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Moriash Moreau: My Second Life
Monday, May 16, 2005
 
Futile Rant #3: The FIC
Okay, boys and girls, settle down while Mori gives you the benefit of his dubious wisdom. Every so often, I hear people spouting off about the so called "Feted Inner Core." The FIC. The secret cabal of longtime players that has the ear of the Lindens, and secretly dictates policy to oppress the hapless newbies. Naturally, the Lindens deny the existence of such a group, or at least denies their influence in policy and development. Bladdy bladdy bladdy.

Well, I've got news for you. There is an FIC. Every MMORPG has one. (Although SL is the first one I've seen populated with members that know what "feted" means.) I've seen them in early MUDs, I've seen them in Everquest, and I've seen them here. But, like any conspiracy theory, there's a tiny kernel of truth wrapped in about 37.496 Imperial Tons of paranoid speculation.

The influential minority in any online game is naturally going to be composed of the most sophisticated and experienced players. In other words, the early adopters and the 16-hour-a-day psychos. In Everquest, these people would naturally gravitate to the power guilds. Known as the Uber Guilds (or sometimes the Ubar, to give it the proper Schwarzenegger-esque accent), they were the ones that routinely raided the highest level, most difficult zones. And they were the ones that, naturally, ended up effectively playtesting the self-same zones. They were the first ones to get the newest gear, the latest spells, the most advanced disciplines. So, strangely enough, their opinions mattered on these issues. Who was the programming team supposed to listen to regarding these issues? EQ became far, far too complex for one small programming team to plumb all the depths and nuances. The developers would be fools to pass up on input from the power guilds that spent day after day grinding through every square meter of the new content. Theirs are the most knowledgeable opinions in the game.

Now let's map this over to Second Life. There are no levels. There is no uber phat loots. (Yes, "phat loots" is singular. Strange, and sad, but true.) But there are still the old timers and the experienced power elite. These are the ones that have been around since the beginning, that have plumbed the depths of multiple aspects of the game (be they technical or social) time and again. Who exactly should the Lindens listen to? Someone who's seen it all from the beginning? Or some schmoe (like me) who wasn't even around for the prim tax or the last stipend cut? And, frankly, who deserves a little extra recognition from the Powers That Be? The ones that showed up this year, or the ones who have supported the game and helped it prosper since v1.1?

It's a given that, based on their relative experience, some players' opinions are more useful than others. And, of course, there are some players whose opinions will never be respected, even if they stick around until we're all playing via Holodeck in a Lunar old folks home. But, by and large, the community and the Lindens both place more import on the opinions of the old timers and the power players. This is as it should be.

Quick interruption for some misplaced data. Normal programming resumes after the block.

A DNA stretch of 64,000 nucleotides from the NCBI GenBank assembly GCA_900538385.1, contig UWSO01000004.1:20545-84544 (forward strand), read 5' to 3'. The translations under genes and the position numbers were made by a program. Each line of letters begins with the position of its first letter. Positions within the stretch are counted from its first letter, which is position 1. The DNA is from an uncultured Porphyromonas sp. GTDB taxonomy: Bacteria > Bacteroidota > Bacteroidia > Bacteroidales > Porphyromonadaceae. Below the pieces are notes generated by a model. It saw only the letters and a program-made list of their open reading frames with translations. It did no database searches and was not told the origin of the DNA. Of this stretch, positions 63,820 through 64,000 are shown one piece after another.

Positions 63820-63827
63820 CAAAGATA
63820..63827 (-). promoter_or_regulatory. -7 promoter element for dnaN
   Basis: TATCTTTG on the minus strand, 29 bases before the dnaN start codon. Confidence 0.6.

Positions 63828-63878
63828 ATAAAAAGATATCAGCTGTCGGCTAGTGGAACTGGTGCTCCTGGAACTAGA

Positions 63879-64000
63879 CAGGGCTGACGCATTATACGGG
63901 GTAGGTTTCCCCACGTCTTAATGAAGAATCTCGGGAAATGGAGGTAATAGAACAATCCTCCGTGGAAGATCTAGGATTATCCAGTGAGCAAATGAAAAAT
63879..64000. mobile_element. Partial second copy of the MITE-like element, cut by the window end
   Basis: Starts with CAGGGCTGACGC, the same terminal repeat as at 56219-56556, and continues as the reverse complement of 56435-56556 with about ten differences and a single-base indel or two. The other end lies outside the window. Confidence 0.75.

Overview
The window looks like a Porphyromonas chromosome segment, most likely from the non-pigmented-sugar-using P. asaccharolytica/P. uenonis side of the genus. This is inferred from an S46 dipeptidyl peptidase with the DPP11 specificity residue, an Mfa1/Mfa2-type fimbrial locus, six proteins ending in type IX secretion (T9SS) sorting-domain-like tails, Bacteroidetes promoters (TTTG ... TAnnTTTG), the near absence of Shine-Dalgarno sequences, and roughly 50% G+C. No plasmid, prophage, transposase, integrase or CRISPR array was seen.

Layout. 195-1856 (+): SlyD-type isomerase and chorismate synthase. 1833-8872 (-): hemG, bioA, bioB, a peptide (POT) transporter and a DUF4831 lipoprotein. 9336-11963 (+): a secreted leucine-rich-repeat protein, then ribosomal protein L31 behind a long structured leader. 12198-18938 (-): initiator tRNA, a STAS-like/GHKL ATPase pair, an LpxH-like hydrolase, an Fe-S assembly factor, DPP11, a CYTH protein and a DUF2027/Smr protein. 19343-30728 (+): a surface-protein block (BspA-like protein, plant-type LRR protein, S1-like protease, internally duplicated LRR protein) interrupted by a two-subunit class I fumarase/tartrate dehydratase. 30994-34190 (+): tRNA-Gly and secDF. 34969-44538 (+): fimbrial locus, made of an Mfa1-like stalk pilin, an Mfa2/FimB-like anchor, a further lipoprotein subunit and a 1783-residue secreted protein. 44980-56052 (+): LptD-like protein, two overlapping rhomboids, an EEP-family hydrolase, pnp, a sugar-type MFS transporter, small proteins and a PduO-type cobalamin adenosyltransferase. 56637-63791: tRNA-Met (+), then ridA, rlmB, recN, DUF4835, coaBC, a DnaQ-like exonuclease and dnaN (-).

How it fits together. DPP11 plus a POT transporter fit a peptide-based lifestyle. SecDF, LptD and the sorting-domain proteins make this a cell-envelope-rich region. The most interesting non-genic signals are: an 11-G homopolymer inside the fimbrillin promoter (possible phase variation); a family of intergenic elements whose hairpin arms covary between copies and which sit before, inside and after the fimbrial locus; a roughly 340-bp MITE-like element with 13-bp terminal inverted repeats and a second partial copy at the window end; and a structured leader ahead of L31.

And that, ladies and gentlemen, is the extent of the ominous powers of the so called FIC. People listen to them, because they actually know what they're talking about. (And some of them are conceited little assjacks that will take great pains to remind you of their status and importance every 30 seconds, as if they were set on their own personal self-aggrandizement llSetTimerEvent. But that's a completely different issue.) It's a simple matter of veneration and service. Nothing more sinister than that. They stuck around through the rough years, they had faith in the game, they used the tools of the system to the utmost. And, as a byproduct, they bought a little extra esteem in the game world.

Don't like it? Feel downtrodden and second class? Then try contributing something besides vitriol. Get in the game and earn your own measure of respect. Or just wait it out. The FIC isn't forever. As the game gets bigger, the opinion and influence of any one player matters less. Any mark you make on the grid is merely scribbling on shifting sand. People leave. Names are forgotten, especially on the net. How many people still know who Kibo is? And his net-audience was many times larger than Second Life will likely ever be. Fame, especially internet-based fame, is ephemeral. Most SL denizens, including the much hyped and disputed membership of the Feted Inner Core, will be forgotten five minutes after they stop paying their tier fees and log out for the last time.

Above all, remember it's just a game! SL is just not that important in the scheme of things. (At least, not unless you're a Linden. But that's another story altogether.) Your status in a venue that 99.44% of the world doesn't even know exists just doesn't buy you much. (And trust me, nothing is more pitiful than someone who goes around saying "I'm really big in [Obscure Online Community], honest!") The odds are overwhelmingly against SL ever being more than a social circle and entertaining diversion for a handful of social maladroits, stressed-out college students, and middle-class nobodies spread thinly around the globe.

Face that, and get on with the game.
Comments:
Lordfly Digeridoo said most of this first, and more concisely... After downing 5 or 6 beers.

Dammit. I'm going back to posting screenshots.
 
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